For this reason, it is important to understand that although Montessori promotes freedom and independence in children, it is by no means that children are not given set boundaries for their behavior and consequences to their actions if they are unorthodox or unruly.
What is the difference between Montessori schools and traditional schools?
Educational reform, in the light of problems to do with a lack of educational stimulation in students, is generally found in the traditional system of education.
Here these problems are found to be caused primarily by the student’s family situation and on the role of the students’ teachers. Due to this traditional mindset of understanding to do with educational reform, traditional schools have often adopted teacher programs and family counseling as the solution to their problems.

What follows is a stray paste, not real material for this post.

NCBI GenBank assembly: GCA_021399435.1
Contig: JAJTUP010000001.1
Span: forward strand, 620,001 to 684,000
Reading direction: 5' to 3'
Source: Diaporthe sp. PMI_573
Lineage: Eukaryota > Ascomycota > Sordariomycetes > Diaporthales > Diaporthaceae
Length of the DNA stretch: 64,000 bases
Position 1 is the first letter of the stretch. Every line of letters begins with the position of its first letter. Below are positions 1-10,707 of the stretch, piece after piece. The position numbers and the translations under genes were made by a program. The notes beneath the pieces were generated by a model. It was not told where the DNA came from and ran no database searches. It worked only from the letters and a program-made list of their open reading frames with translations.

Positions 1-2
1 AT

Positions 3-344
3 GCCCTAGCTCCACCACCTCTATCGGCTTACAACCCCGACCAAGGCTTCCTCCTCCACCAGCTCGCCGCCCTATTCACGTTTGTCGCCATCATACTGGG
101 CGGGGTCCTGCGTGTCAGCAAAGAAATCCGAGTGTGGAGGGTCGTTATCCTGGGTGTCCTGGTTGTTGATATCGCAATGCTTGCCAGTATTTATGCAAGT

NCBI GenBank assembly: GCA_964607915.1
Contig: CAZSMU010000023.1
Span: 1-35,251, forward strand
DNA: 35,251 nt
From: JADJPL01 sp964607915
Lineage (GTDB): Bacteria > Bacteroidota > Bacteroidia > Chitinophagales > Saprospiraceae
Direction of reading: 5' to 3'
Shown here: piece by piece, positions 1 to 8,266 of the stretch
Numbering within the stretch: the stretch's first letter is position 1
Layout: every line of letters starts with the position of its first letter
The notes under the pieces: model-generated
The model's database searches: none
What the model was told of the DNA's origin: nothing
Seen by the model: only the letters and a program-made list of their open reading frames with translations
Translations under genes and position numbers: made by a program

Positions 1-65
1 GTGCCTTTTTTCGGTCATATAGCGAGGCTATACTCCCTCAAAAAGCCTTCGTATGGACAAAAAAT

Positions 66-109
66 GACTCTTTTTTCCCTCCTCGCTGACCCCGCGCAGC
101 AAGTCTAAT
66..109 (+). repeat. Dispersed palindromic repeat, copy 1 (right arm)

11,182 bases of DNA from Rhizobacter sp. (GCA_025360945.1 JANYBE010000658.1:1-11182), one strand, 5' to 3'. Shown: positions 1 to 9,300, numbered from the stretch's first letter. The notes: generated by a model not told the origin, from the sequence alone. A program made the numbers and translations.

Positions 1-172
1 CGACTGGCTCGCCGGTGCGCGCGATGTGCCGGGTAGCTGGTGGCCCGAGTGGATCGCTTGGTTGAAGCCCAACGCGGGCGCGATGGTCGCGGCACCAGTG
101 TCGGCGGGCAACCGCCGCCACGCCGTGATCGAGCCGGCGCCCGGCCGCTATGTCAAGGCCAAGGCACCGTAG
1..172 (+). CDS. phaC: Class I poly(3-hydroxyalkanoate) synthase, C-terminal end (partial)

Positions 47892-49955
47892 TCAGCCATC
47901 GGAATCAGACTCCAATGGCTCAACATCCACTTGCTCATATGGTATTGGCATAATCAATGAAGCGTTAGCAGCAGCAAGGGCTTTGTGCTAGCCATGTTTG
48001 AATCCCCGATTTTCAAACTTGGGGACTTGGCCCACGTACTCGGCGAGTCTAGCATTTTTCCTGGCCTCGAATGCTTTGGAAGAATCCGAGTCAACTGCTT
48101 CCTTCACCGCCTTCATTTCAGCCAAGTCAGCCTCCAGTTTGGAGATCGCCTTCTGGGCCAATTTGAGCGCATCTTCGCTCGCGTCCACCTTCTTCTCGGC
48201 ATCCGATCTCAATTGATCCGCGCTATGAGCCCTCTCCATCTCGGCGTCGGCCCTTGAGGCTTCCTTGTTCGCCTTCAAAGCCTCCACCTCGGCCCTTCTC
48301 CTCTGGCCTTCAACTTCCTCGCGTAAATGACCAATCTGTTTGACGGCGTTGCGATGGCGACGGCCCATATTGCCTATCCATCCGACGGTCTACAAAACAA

Looking deeper into the traditional education system’s educational problems, however, one can see that the problem lies deeper than the teacher and family. Instead, the problems lie in the cultural mindset of a school and education, which becomes linked to a factory form of traditional education.
This factory-style form of education promotes passive learning, which, according to educationalist Dewy and many others, is not appropriate for the constructive powers of education, during a child’s development.
Instead, what needs to be taken into consideration for the formation of a school, which is primarily how children develop. Secondly, what needs to also be taken into consideration is how this causes children to construct the information they are learning in their minds and in their personalities.